9. Do you Google yourself?
Sort of. I have Google alert set up in case anyone writes about me or my work.

10. You chose to purse a career in writing over biochemistry and organic geochemistry. What was the first thought on your decision? 
"Thank God I'm finally letting myself do what I love."

11. What writers inspire you?
 Sofia Samatar. Kim Stanley Robinson. Ursula K. Le Guin.

12. What draws you to the sci-fi genre?
 It's the literature of the future, and therefore the most activist kind of fiction. It literally imagines new worlds.

13. If you could collaborate with one writer, dead or alive, who would it be?
Cory McAbee.

14. What is the hardest thing about writing? What is the easiest?
Hardest: first drafts
Easiest: shower daydreaming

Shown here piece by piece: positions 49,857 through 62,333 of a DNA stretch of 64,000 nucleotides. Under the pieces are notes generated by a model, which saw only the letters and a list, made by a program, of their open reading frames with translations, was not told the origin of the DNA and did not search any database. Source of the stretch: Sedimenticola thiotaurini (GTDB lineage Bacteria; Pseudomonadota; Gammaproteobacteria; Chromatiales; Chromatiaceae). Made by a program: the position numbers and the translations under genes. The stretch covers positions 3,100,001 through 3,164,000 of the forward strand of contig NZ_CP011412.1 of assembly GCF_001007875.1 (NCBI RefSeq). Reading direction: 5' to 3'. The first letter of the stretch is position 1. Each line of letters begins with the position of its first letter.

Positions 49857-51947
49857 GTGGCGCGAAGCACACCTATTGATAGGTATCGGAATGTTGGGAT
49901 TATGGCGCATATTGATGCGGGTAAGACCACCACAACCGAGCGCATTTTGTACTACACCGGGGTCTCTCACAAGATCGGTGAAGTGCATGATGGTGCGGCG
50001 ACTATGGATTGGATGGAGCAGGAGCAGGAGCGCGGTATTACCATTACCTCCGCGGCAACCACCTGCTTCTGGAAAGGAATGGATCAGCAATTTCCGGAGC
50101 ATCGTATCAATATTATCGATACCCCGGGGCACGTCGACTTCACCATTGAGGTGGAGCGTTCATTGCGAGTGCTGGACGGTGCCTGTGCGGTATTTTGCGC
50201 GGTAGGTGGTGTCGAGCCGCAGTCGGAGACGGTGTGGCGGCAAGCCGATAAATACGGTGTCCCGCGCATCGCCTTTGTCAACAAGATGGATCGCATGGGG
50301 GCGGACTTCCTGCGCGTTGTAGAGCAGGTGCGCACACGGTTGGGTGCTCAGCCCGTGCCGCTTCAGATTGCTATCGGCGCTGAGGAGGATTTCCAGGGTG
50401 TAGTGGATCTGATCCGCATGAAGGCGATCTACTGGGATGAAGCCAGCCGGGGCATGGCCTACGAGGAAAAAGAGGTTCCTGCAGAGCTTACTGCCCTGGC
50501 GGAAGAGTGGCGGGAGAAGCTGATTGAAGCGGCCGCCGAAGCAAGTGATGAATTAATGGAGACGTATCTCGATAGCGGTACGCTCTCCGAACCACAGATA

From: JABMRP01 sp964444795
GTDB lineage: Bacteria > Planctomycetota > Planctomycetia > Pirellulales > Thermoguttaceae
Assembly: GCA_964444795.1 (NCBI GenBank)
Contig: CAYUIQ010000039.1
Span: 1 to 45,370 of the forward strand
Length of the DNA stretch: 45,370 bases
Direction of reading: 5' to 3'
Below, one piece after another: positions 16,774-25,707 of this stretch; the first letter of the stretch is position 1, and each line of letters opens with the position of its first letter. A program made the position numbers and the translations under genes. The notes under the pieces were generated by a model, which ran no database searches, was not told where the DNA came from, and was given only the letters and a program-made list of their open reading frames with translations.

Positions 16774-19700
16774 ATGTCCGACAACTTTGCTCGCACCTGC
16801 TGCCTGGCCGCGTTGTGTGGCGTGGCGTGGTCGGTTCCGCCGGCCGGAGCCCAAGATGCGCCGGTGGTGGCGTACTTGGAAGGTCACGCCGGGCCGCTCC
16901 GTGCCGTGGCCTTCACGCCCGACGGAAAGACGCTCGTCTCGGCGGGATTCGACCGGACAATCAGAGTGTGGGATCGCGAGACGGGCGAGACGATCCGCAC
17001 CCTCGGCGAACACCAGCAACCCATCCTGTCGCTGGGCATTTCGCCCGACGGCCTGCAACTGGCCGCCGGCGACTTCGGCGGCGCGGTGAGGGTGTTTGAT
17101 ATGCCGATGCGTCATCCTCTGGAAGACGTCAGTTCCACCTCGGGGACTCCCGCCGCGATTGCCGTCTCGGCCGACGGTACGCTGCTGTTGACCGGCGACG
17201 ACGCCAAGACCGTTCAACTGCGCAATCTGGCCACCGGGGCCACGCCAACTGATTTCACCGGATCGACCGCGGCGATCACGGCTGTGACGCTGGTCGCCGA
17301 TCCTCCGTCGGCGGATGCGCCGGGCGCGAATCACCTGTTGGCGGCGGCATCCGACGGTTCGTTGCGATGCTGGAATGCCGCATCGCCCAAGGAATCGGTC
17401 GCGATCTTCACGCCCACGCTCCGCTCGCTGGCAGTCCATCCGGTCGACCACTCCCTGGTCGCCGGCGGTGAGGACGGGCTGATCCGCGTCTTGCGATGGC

15. For your own reading, do you prefer ebooks or traditional paperback books?
No preference. I always carry both in my satchel.

16. Where do you see yourself in 5 years time?
 South India

17. If you could have been the original author of any book, what would it have been and why?
 Mating by Norman Rush. He transcribed the inner monologue I never knew I had.

18. If you could be any character of any book, who would it be?
Lucy Pevensie of the Narnia Chronicles.

19. Fahrenheit 451 or The Dispossessed?
The Dispossessed

20. What advice would you give to aspiring writers?
Read every day, no matter what you read. Write every day, no matter what you write. There's nothing more important than those two things.


  1. Dystopian Books For Young Teens